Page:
#1
whats the best way to learn scales all over the neck? would it be to memorize the fret board and then memorize the notes in all the modes etc in every key, or is there any otherway, like the pentatonic box shape for example.

thanks
#2
Each mode has a pattern on the E string and the A string.

When you learn each mode, and their order, you can see all the notes for a specific key.

There are only seven basic keys (augmented and diminshed keys notwithstanding), so it's not hard to learn each position.
#5
The best way would be to not do that at all. It's not fun getting caught in that prison, so to speak. Why do you think it's called CAGED?

But I guess learning boxes is a good way to start. Just learn minor pentatonic, minor, major, and harmonic minor boxes (five for each) all over the neck, and practice moving smoothly between each one. Also for each one, learn what notes sound good when grouped together, licks you like, etc.
Quote by Sonicxlover
Kensai, I think I'll get a flamboyant sig.

Quote by Sonicxlover
Kensai, I think I'll get a flamboyant sig.

Quote by Sonicxlover
Kensai, I think I'll get a flamboyant sig.


Parker Nitefly Mojo sonnn
Jackson DK2M Dinky
Carvin Legacy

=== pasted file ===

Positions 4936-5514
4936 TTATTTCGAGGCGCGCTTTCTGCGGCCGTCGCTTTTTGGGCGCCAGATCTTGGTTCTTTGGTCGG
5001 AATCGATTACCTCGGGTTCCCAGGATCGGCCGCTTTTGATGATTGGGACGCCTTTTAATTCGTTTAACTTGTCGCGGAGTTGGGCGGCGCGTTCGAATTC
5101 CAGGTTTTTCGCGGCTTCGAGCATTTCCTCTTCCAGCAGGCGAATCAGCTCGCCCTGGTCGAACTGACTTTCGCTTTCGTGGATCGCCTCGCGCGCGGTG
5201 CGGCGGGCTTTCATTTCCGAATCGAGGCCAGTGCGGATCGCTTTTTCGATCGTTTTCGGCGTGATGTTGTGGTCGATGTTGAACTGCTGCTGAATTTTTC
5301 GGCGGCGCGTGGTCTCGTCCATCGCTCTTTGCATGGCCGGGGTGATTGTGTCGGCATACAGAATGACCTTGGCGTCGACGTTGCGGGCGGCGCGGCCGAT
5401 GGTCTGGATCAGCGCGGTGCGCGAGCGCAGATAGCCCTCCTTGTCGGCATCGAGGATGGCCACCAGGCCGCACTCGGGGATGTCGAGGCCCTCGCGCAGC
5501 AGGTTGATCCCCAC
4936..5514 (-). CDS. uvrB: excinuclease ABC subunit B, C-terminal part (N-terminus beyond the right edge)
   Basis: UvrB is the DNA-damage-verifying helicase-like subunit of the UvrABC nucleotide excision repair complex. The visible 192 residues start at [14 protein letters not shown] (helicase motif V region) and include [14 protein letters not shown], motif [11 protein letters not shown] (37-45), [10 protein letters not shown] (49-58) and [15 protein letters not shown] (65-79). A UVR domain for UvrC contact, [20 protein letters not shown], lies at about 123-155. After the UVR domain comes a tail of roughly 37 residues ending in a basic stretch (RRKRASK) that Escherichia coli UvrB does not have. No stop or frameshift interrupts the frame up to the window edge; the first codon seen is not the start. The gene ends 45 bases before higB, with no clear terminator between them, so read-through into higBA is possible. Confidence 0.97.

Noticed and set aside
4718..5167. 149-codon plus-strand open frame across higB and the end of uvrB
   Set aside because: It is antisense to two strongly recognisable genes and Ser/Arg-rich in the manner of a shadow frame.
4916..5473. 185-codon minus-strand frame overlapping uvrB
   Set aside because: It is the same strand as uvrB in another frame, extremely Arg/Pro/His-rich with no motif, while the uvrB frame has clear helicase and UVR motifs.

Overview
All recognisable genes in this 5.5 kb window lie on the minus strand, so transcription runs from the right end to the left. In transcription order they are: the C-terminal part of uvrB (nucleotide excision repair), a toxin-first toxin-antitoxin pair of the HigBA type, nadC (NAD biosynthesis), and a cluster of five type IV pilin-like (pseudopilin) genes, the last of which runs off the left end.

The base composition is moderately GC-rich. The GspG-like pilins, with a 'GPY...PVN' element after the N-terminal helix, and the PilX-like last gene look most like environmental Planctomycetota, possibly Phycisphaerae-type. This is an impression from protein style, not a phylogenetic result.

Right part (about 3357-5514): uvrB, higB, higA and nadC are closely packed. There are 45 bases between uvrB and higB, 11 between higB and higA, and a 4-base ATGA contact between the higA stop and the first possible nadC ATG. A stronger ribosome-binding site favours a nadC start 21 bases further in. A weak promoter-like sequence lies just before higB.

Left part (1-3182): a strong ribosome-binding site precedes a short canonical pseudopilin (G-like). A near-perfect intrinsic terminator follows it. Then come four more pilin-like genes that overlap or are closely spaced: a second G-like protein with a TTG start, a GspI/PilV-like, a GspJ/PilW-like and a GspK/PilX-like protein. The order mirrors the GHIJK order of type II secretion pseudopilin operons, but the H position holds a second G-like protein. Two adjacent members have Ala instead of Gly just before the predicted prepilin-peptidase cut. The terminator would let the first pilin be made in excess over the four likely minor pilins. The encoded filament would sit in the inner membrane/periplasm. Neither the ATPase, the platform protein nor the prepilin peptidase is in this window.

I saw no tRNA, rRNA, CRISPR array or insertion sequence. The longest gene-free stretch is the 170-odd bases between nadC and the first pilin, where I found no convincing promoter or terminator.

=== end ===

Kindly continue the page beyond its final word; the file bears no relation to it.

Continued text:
Fender Blues Jr.
Roland Cube 30X
#6
Quote by Sonicxlover
The best way would be to not do that at all. It's not fun getting caught in that prison, so to speak. Why do you think it's called CAGED?


Anything you misuse can potentilly turn into a prison if you make it so.

The reason there are finger positions like CAGED is to organize the entire fretboard
into logical chunks as an aid to help you see the fretboard better and get your
fingers used to working in the scale structure. It's basically Step 1 in an infinite
series of steps that go into learning the scale on the fretboard. If you never get
beyond step 1, it's your responsibility for remaining stuck there.

If you want to learn to play over the neck, in addition to learning how to navigate
within a finger position, you need to learn how to navigate between them. So,
as others said, you practice stuff that does just that.

"Sheets of Sound" is nice scale study book for this type of thing as it does focus
to a large degree with patterns that move up & down the neck.